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This blog has been created to allow family and friends to share in and become part of the experience of 'Down at the Farm'.
Enjoy the children, their love for each other and their open hearted wonder and excitement.
Over time you will get to know the farm through their eyes and will see how they spend their day with each other in a very rich, organic way.
Each vignette is a snapshot in time. Follow from one to another, then on to more and you can share in our unfoldment and journey.
Enjoy your visit ...

Monday, December 17, 2012

... and we're going to the chapel ...

At the end of Samson's last day, the children wanted to do something special.  We decided to walk somewhere special and they wanted to go somewhere they hadn't been before.   What sprang to mind was a walk to the chapel.  

 Amanda, the interpretive officer is a friendly neighbour ... she knows we are around and is always happy to see us.   The chapel itself has been restored and is quite beautiful ... and I offered to the children that I could take them for a walk and show them another beautiful place near the farm.

They wanted to know if it was like the art gallery ... yet not the art gallery ... and when I said, 'Well it sort of is.'   That was enough for them.

In we walked and Amanda was really happy to see we had come to visit, and really happy for us to wander and look.

The chapel was quiet and still and the children were gorgeous.

Lot's of 'Wows' when we walked in ... followed by, 'Look at that' ..'Look at that' ... and they were so respectful of being in a space that they weren't familiar with, 'Can we walk here?' 'Can we look at things?'

... and we did.

The altar is carved intricately of marble.   To the children, a large tactile story book, 'Look, this is amazing.' ... and they walked up and touched it and walked round it to take it in.   It sits in an enclave that is dome shaped with art work up to the ceiling reminiscent of the Sistine chapel era type of thing, with mandala stain glass windows.   The children loved the beauty and detail and the light that was coming in here too.  They noticed things all around and asked, 'What's that?' 'Who's that?'   ... and of course they were funny too.

On a pedestal on the wall was a statue of a nun, in black and white habit.   Kornelius and Samson noticed her and asked, 'Who's that up there?'  

I told them it was a nun ... and without wanting to know what a nun was or anymore info,   there was general agreement, 'She's a bit scary.'

Along one wall were a series of oil paintings, known as 'The Stations of the Cross' and the children stood to look up at the art in this 'gallery'.  They've been to the C3 gallery before and now anywhere with art work is a gallery ... and they quite love knowing it's there to look at.

Kornelius took in the first picture he looked at and asked, 'Who's that?'   

I told him it was a picture of Jesus.

'Who's Jesus?'

'Well Jesus is a man who lived a long time ago, about 2000 years ago.'

'Oh...' looking at the painting...'what's so special about him?'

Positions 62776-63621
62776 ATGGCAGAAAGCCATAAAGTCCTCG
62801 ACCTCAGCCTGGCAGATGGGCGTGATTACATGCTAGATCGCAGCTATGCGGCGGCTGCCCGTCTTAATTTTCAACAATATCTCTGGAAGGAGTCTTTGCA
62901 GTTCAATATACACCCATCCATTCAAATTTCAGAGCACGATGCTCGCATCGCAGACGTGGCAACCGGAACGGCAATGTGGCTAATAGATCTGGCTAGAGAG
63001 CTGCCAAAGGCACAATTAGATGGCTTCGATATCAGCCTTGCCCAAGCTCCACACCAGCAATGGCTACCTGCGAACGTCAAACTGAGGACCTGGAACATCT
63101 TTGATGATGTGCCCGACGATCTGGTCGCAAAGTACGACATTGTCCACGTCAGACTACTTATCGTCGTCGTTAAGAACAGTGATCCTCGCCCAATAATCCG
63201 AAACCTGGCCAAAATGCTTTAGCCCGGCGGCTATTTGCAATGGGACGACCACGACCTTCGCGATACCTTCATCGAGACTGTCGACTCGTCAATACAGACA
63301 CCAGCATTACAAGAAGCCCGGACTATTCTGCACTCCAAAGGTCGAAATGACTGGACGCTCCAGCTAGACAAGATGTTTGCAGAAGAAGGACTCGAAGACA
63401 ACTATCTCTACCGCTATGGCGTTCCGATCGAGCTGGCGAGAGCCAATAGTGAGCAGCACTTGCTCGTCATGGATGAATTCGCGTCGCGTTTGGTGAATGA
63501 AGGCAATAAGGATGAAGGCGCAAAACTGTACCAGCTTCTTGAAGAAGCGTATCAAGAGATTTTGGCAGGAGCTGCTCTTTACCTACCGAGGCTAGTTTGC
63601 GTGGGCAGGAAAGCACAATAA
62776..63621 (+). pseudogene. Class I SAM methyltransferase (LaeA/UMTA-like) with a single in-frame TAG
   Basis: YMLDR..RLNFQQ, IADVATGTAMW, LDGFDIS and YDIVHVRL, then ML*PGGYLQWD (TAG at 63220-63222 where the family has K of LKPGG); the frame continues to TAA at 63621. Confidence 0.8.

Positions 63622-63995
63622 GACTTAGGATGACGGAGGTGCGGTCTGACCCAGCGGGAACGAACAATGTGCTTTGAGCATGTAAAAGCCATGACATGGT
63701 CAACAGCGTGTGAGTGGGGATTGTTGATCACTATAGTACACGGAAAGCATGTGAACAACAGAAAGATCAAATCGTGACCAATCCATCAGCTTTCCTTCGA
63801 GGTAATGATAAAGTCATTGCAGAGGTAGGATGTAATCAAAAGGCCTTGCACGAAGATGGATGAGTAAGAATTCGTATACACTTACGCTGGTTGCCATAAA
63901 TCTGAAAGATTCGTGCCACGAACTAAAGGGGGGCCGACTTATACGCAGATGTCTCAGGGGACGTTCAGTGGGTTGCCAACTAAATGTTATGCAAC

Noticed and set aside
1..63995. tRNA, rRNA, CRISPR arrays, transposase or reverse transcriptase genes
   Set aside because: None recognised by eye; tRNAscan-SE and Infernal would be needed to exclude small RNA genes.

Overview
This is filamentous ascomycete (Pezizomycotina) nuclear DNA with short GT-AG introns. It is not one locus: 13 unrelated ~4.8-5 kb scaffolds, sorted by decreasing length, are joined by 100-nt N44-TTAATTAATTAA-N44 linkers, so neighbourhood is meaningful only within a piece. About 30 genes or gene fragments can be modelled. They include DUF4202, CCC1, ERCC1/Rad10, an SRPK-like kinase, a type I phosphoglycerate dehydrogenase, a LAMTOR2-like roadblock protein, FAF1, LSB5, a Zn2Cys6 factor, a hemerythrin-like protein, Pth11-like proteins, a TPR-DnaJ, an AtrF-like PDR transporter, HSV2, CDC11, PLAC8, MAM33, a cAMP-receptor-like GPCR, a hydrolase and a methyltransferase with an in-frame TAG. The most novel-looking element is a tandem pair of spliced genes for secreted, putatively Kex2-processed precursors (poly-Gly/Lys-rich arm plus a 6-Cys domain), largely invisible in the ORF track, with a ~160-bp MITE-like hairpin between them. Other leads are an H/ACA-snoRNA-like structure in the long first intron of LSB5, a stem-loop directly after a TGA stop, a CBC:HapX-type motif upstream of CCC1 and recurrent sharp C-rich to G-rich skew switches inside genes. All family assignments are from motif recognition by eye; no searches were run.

The conversation opened up and I did my best to share answers to their questions about this story, in a simple way and as I've come to understand it.

'He was a teacher, a kind man, a caring man and a real warrior for peace and love.  He cared a real lot about how people were and would often do brave things to bring about more love between people.'


'How come he's lying down?'

Well that picture is telling about when he died ...

'What's that guy at the end of the bed got wings for?'

'He's an angel.'


'How come he's got gold around his head?'

'Well Jesus was so full of love and compassion that people could see it shining out of him ... it shone out of him like light.   That gold is meant to show how shiny bright he was.'

'So how come there are more pictures?' ... looking down the line of oil paintings.

'Well that's meant to be a story about part of his life ... a bit like a story book up on the walls and each painting is like a page.'

'Oh ... are there other stories too?'

No mostly about Jesus in here ... and then they noticed the stain glass windows ... 'What about in there ... ?'

... 'Well that is more of the same story.'

'Oh .. oh ... not like the other gallery.'  ... which of course has the work of a number of artists going on at once.

... and on we went, looking at the seats and sitting in them and asking who else has sat there and seeing how the light shone in the stain glass ... and noticing the organ pipes and asking who played the music and what songs they sang and things like, 'Do you think they know twinkle, twinkle?'

The thing that was really delightful is that children were in a non religious, non prejudiced, multi-sensory experience of the chapel as it was on that day.    It's got an incredibly beautiful wooden ceiling and is a bit like the inside hull of an upturned boat, that has been handcrafted.   They noticed this and took it in.   They walked up close to all thing we saw and touched what they could ... and asked a whole lot about everything else.   

In the end, it was deemed, 'a pretty good gallery' ... and that we had indeed gone somewhere special with Samson on his last day.


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